Ann Oper Res
Strategic manipulability of self-selective social choice rules
Mostapha Diss © Springer Science+Business Media New York 2014
Abstract We provide exact relations giving the probability of individual and coalitional manipulation of three specific social choice functions (Borda rule, Copeland rule, Plurality rule) in three-alternative elections when the notion of self-selectivity is imposed. We use each type of tie-breaking rule in the case of three-candidate election in order to make the results more robust. Analyzing our probabilities, we can point out that the probability of individual and coalitional manipulation tend to vanish significantly when the notion of self-selectivity is imposed.
Keywords Voting rules · Self-selectivity · Stability · Manipulability · Probability
JEL Classification D72 1 Introduction
Voting rules aggregating individual preferences into a collective choice differ in their vulnerability to manipulation. Manipulating an election is for voters (individual voter or a coalition of voters) a way to announce non sincere individual preferences in order to achieve better voting result for themselves. We know from the well-known theorem of Gibbard–Satterthwaite (Gibbard (1973) and Satterthwaite (1975)) that all voting rules, when choosing a single candidate for at least three candidates and without a dictator, are vulnerable to this type of strategic
M. Diss (B)
Université de Lyon, 69007 Lyon, France e-mail: email@example.com
CNRS, GATE Lyon Saint-Etienne, 69130 Ecully, France
Université Jean Monnet, 42000 Saint-Etienne, France 123
Ann Oper Res behavior. These studies have given rise to a number of extensions and generalizations of
Many papers dealing with the probability of different voting rules to be manipulable under various definitions of manipulability was presented in the literature. This framework stipulates to introduce a certain measure of manipulability of a voting rule and a certain assumptions on the distribution of voter preferences. These manipulability measures were first introduced by Nitzan (1985) for the case of individual manipulation and Lepelley and Mbih (1987) for the case of coalitional manipulation. Other interesting manipulability measures were also presented by Aleskerov and Kurbanov (1999), Kelly (1988, 1993) and Smith (1999).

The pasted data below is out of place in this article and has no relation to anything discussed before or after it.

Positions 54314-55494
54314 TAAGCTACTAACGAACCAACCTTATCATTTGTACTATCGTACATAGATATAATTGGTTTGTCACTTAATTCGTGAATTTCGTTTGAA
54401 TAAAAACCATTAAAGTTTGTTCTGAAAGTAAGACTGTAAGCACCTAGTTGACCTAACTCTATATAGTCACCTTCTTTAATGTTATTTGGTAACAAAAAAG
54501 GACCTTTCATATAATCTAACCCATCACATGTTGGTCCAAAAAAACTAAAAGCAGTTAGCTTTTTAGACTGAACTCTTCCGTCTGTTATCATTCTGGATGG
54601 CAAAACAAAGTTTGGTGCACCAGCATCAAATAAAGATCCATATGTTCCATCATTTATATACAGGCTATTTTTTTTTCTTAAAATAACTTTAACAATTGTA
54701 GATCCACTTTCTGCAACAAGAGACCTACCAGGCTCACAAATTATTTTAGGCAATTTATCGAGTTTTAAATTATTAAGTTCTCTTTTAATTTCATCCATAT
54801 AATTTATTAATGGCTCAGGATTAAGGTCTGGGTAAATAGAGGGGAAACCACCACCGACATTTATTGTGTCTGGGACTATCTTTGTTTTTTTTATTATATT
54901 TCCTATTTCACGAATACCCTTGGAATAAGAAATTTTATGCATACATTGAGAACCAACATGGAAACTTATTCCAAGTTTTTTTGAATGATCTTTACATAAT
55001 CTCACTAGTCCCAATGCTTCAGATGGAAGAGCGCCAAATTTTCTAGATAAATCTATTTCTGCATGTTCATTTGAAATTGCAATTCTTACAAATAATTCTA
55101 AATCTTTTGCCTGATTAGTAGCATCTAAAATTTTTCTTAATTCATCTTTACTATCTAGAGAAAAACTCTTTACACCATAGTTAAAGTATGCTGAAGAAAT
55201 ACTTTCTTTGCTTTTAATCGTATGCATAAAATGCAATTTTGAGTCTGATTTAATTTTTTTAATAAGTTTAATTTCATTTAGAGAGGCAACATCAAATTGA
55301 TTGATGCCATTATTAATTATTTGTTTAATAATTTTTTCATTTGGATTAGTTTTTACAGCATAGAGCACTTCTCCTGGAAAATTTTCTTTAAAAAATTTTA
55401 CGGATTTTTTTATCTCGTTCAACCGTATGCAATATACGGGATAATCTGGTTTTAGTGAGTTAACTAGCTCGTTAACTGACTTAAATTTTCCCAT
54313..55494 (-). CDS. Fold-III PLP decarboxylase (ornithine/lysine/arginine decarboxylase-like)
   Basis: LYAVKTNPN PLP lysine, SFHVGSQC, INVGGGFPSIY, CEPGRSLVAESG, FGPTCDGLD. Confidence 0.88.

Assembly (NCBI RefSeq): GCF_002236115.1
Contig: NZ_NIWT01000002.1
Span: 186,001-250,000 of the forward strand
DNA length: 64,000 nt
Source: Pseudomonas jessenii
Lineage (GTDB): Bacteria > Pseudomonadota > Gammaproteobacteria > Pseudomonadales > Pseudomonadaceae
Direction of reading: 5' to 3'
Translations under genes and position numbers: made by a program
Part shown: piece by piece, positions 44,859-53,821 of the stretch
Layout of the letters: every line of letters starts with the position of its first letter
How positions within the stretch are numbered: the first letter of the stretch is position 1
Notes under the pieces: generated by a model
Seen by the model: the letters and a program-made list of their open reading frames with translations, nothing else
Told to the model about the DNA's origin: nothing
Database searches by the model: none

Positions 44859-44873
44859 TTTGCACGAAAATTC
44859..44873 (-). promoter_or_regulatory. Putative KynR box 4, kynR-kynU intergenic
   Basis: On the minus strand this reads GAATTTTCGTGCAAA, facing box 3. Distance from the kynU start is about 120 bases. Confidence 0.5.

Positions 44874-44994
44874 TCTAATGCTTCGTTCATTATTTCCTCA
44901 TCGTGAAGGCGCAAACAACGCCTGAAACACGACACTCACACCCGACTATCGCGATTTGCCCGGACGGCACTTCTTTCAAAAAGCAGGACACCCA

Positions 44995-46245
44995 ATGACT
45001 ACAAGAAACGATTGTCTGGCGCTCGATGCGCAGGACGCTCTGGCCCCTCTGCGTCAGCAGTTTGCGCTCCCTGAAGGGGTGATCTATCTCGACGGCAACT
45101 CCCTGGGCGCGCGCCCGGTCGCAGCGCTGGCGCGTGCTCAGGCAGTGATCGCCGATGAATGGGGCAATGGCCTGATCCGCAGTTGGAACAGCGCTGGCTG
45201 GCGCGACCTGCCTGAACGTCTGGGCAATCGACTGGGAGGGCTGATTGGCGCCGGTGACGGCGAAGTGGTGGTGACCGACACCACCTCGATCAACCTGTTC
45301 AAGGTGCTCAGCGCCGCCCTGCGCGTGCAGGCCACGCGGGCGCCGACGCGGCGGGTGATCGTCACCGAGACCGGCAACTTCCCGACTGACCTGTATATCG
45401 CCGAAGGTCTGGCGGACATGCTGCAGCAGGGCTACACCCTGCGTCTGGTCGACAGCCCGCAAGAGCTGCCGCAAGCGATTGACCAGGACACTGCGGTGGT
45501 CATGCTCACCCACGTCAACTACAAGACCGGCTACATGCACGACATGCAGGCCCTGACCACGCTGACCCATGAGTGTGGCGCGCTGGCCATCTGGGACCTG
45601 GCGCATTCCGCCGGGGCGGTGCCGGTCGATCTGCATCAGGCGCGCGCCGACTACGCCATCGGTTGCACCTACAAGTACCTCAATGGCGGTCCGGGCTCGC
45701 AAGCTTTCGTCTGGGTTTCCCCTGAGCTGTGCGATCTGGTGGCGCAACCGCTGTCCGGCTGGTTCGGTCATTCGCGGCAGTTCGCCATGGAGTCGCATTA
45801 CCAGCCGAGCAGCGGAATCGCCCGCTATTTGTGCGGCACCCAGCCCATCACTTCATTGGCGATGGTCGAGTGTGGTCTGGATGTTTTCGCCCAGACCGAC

The question of the probability of manipulability was widely investigated by
Favardin et al. (2002), Lepelley and Mbih (1994, 1996), Favardin and Lepelley (2006),
Lepelley and Valognes (2003) and Gehrlein and Lepelley (2003). The mean idea of these papers is to evaluate the proportion of preference profiles or voting situations that are not equilibria, that is the voting situations at which the voting rule taken into consideration is manipulable by an individual or a coalition of individuals. So, the vulnerability to individual or coalitional manipulability is used in order to compare voting rules according to their sensitivity. However, no paper has tried to evaluate the probability of strategic manipulability of a self-selective voting rule.